We hardly need research or Ofsted inspectors to tell us this. From the moment the first lockdown was announced back in March, it was evident that online lessons were a poor substitute for the face-to-face interaction and discipline of a regular school day. Worse still, as many as four in ten children had little or no contact with a teacher at all during that time, meaning millions of predominantly state-school pupils did almost no work at all. 

But where were Ofsted, the NSPCC and other children’s charities and organisations back in April? Why weren’t they demanding schools reopen in June and July? Throughout lockdown, the silence from those who are supposed to champion children’s interests was deafening. If it hadn’t been for the parents who started UsForThem, the voice of children wouldn’t have been heard at all. 

Fortunately, children are resilient. With plenty of opportunities to play, learn and just be around other people, there is no reason that this spring and summer’s lockdown should do irreparable damage to either their education or mental health. But for this to be the case, children’s lives need to get back to normal as fully and as soon as possible. 

It’s good to see that, despite the best efforts of the UK’s leading teaching union, the NEU, schools have remained open during this second lockdown. However, although schools are technically open, increasing numbers of healthy children are being sent home for two weeks at a time because a classmate has tested positive for coronavirus. Half of England’s secondary schools have so far sent children home to self-isolate. This disruption makes it more difficult for children to get back into the daily routine of schooling. Wales has already announced it will be cancelling all GCSEs and A levels in 2021. We need to be asking whether this is the best course of action for children who do not have the virus themselves.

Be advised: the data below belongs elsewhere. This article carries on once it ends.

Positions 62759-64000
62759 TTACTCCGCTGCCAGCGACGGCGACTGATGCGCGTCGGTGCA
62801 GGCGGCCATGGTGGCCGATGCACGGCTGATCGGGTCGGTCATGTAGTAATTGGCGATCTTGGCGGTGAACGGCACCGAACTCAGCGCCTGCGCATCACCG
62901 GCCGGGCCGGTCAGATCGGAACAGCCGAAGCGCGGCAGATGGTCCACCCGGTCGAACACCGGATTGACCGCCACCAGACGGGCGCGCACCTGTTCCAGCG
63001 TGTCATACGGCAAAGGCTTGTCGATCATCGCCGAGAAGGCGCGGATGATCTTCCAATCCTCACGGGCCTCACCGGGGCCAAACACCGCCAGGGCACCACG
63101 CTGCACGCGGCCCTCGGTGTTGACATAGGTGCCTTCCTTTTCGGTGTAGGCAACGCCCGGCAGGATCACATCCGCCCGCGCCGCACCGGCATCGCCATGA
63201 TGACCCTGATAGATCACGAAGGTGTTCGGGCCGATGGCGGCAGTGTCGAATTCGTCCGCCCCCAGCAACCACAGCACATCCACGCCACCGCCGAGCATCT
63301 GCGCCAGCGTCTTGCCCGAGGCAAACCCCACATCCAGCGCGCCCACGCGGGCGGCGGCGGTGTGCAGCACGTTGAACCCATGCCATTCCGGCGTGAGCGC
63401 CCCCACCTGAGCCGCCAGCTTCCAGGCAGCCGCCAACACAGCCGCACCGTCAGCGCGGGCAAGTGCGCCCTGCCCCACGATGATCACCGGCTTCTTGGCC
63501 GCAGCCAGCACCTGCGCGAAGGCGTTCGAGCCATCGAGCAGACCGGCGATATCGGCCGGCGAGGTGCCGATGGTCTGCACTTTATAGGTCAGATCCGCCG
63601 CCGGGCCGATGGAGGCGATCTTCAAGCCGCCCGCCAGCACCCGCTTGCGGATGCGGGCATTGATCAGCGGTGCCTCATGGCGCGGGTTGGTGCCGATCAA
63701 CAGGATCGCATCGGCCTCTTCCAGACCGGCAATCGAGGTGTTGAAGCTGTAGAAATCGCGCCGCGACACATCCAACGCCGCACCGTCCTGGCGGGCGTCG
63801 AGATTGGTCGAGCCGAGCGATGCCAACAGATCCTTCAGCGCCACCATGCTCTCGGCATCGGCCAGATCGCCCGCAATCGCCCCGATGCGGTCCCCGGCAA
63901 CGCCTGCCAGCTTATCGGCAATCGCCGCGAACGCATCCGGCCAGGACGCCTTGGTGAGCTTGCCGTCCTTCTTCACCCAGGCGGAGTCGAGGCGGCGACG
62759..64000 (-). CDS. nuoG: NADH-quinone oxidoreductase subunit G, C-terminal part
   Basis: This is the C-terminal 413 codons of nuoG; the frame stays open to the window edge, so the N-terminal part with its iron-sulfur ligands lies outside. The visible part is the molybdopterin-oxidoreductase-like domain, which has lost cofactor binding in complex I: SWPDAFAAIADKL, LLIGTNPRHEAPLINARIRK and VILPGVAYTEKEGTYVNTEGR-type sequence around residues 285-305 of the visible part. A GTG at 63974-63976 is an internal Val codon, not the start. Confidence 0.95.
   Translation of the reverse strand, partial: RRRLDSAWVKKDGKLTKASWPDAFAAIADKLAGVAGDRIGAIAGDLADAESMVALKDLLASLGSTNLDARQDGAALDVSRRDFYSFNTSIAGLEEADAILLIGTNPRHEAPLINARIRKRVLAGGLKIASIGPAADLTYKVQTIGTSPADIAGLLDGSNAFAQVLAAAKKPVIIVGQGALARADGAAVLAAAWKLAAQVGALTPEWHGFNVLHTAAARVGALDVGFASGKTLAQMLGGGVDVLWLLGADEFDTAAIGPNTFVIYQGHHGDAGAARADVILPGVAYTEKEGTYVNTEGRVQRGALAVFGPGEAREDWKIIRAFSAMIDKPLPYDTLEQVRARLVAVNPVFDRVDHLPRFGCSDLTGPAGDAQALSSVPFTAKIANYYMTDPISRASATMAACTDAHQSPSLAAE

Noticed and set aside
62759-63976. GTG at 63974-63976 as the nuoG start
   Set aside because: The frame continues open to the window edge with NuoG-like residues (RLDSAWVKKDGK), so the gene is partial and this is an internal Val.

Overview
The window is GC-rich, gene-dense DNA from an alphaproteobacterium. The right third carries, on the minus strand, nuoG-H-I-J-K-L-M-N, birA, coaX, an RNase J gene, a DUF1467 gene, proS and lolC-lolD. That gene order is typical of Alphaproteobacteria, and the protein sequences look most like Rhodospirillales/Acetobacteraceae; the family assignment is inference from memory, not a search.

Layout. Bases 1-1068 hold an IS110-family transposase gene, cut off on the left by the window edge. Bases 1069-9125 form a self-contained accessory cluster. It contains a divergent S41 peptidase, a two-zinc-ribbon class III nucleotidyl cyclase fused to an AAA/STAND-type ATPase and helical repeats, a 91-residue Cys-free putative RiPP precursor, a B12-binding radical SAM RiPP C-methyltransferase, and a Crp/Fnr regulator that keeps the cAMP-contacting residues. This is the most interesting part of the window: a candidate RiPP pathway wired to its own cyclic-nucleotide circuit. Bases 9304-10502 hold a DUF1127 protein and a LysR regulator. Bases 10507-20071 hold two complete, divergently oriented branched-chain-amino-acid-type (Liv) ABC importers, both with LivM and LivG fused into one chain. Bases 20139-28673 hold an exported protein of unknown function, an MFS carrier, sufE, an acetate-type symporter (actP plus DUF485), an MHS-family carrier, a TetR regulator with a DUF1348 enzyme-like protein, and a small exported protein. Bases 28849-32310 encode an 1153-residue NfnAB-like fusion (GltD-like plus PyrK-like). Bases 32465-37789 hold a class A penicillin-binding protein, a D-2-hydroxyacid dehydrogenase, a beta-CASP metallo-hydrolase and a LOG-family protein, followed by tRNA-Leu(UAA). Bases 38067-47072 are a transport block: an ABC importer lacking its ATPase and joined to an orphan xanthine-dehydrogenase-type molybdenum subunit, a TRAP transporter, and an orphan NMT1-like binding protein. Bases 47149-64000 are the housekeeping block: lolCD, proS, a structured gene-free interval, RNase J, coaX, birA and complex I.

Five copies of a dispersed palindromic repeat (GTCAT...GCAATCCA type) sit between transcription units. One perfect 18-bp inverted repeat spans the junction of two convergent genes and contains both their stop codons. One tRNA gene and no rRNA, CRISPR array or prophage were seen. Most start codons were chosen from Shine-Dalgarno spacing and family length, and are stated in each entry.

Again, it’s not just schools. In this second lockdown, all children’s activities from scouts and brownies to football training and swimming lessons have ground to a halt. Birthday parties and family gatherings have been cancelled. In the run-up to Christmas, there are unlikely to be nativity plays, carol concerts, pantomimes or trips to Santa’s grotto. All of these small things make a big difference to children’s lives. 

Most will quickly get over the negative effect of this year’s school closures, but the longer Covid restrictions continue to impact them, the slower this process will be. And the more we now treat all children as if they are potentially mentally damaged, the more likely this is to become a self-fulfilling prophecy. They will come to consider themselves not as resilient but as vulnerable. Right now, what children need more than anything else is normality.

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The statements, views and opinions expressed in this column are solely those of the author and do not necessarily represent those of RT.

© 2020, paradox. All rights reserved.